Juukan Gorge rehabilitation work underway three years after Rio Tinto blast: ABC

ABC Pilbara/By Amelia Searson

Three years since sacred rock shelters at Juukan Gorge were destroyed, works have started to rehabilitate the land — but the pain still runs deep for the traditional owners.

Key points:

  • The Puutu Kunti Kurrama Pinikura Aboriginal Corporation says it is working with Rio Tinto to remediate the land
  • The traditional owners are also working to recover cultural material from the site
  • The federal government says the process for reforming national heritage laws is underway

Rio Tinto was searching for iron ore in May 2020 when it blasted two rock shelters, despite traditional owners warning the mining giant of the site’s significance.

It was a “distressing” act that sparked outrage across the globe and triggered a parliamentary inquiry into the disaster that recommended greater heritage protections in Australia.

On the third anniversary, the Puutu Kunti Kurrama and Pinikura (PKKP) people want to mark their devastating loss, but also highlight the positive work traditional owners are doing to try and “make amends” for what happened.

“The destruction of our most significant cultural heritage site should not have happened,” PKKP Land Committee chairperson Burchell Hayes said.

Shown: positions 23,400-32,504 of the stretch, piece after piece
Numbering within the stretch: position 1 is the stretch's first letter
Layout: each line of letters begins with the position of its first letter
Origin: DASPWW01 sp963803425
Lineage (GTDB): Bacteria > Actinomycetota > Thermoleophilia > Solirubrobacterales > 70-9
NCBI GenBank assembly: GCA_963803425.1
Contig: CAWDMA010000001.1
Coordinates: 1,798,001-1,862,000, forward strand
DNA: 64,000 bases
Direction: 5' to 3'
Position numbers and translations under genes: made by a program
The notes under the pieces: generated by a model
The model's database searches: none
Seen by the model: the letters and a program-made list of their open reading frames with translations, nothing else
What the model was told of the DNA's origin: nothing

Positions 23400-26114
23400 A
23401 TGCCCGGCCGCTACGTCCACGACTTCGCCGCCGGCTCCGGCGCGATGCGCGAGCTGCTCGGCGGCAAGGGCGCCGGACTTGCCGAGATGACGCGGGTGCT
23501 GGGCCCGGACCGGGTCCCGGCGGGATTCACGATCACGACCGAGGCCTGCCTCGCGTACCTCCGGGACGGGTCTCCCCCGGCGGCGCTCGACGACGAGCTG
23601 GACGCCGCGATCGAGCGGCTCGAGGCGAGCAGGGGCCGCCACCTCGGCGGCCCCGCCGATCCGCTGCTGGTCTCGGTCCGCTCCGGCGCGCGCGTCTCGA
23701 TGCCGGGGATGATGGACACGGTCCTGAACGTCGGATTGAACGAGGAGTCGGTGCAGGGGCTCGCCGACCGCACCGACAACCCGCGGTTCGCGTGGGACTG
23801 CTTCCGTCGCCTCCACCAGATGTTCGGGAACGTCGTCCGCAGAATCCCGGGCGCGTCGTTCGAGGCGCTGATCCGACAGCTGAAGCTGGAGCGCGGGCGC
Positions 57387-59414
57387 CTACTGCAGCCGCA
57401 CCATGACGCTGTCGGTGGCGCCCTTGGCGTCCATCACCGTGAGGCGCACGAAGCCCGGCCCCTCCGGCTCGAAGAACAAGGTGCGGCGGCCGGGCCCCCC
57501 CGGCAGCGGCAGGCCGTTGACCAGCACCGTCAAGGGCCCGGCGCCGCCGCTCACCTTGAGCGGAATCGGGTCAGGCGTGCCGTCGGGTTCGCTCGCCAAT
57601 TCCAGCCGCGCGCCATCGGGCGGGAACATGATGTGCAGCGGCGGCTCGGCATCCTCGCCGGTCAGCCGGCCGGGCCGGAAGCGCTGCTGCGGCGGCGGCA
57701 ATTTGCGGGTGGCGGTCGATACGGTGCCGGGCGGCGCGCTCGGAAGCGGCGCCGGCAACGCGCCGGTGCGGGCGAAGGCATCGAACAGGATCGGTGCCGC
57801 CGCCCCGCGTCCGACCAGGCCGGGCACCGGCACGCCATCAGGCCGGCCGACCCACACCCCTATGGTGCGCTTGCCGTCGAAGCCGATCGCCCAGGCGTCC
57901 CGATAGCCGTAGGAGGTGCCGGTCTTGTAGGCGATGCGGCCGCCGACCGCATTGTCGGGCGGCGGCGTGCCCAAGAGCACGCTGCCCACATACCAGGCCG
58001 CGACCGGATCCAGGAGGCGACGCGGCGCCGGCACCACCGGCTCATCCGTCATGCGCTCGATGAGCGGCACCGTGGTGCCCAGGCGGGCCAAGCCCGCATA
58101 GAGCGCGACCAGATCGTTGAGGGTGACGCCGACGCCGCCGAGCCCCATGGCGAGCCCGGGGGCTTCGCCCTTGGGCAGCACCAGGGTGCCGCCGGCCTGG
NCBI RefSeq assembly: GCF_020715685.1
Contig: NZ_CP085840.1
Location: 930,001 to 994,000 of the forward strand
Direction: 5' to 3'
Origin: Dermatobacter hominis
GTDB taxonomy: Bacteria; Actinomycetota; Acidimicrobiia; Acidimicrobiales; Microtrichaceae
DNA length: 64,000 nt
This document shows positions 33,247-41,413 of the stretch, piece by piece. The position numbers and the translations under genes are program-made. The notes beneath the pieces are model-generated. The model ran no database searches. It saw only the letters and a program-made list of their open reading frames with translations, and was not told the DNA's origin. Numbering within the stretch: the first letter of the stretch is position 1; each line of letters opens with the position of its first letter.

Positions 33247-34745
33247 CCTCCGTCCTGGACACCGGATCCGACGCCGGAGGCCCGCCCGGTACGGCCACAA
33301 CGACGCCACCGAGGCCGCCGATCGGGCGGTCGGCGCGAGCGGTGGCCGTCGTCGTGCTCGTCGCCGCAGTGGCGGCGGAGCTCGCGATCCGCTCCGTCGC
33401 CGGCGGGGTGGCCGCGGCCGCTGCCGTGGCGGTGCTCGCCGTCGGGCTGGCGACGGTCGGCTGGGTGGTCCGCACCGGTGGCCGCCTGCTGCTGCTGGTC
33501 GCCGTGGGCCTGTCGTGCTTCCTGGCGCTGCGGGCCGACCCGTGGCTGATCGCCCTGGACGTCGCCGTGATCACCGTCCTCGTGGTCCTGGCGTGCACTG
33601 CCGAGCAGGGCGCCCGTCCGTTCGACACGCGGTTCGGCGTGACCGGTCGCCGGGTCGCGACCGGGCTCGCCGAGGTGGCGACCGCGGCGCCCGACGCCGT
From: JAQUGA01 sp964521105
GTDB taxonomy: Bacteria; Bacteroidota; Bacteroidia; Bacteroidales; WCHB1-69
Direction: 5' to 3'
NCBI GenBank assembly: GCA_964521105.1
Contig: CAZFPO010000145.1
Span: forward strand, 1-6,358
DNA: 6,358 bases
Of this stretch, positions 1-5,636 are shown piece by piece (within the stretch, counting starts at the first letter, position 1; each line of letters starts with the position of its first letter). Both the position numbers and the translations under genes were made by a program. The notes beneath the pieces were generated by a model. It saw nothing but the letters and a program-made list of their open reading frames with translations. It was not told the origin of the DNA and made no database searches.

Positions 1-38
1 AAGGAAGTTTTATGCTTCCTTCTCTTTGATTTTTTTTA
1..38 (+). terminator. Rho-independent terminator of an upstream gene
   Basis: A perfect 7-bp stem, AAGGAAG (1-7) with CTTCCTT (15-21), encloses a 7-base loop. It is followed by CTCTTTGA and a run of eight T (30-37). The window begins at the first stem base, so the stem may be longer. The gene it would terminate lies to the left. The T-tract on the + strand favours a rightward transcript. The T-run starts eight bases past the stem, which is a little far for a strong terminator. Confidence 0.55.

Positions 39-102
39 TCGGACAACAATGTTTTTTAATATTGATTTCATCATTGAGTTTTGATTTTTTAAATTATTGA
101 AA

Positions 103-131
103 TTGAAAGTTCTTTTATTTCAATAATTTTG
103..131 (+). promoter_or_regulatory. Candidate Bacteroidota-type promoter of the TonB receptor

“To ensure that we will never experience this senseless feeling of loss and devastation in the future, we are driven towards achieving a co-management process of country with mining companies.”

PKKP traditional owner Burchell Hayes says work is being done to rehabilitate the land.

Projects for healing

The PKKP Aboriginal Corporation has established a committee to communicate with Rio Tinto about the desired rehabilitation of Juukan Gorge.

Mr Hayes said remediation works had started to take place in the form of seeding and replanting native vegetation.

The PKKP elder said his community was pleased with the work being done under the committee’s guidance, but nothing would make up for the destruction at Juukan Gorge.

A shrubby hillside in the outback.

The PKKP people’s traditional lands and waters cover almost 11,000 square kilometres between Onslow and Tom Price.

He said the PKKP Aboriginal Corporation recognised Rio Tinto’s efforts to rebuild the relationship, but expectations had not changed.

“We have always said that we are not opposed to mining, but it needs to be done in the right way, involving traditional owners and, first of all, gaining our free, prior and informed consent,” Mr Hayes said.

“As traditional owners, the PKKP people can coexist with companies that wish to impact our traditional country, but the best path forward for these mining companies is stepping up to the co-management agreement.”

The corporation is also working to recover the remaining archaeological deposits and cultural material at the rock shelters.

PKKP traditional owner Terry Hayes, who is overseeing the project, says it is vital to preserve cultural material for future generations to help them deal with the loss.

“It is important they have something here that they can have to themselves and so we can move past the anger with Rio Tinto,” he said.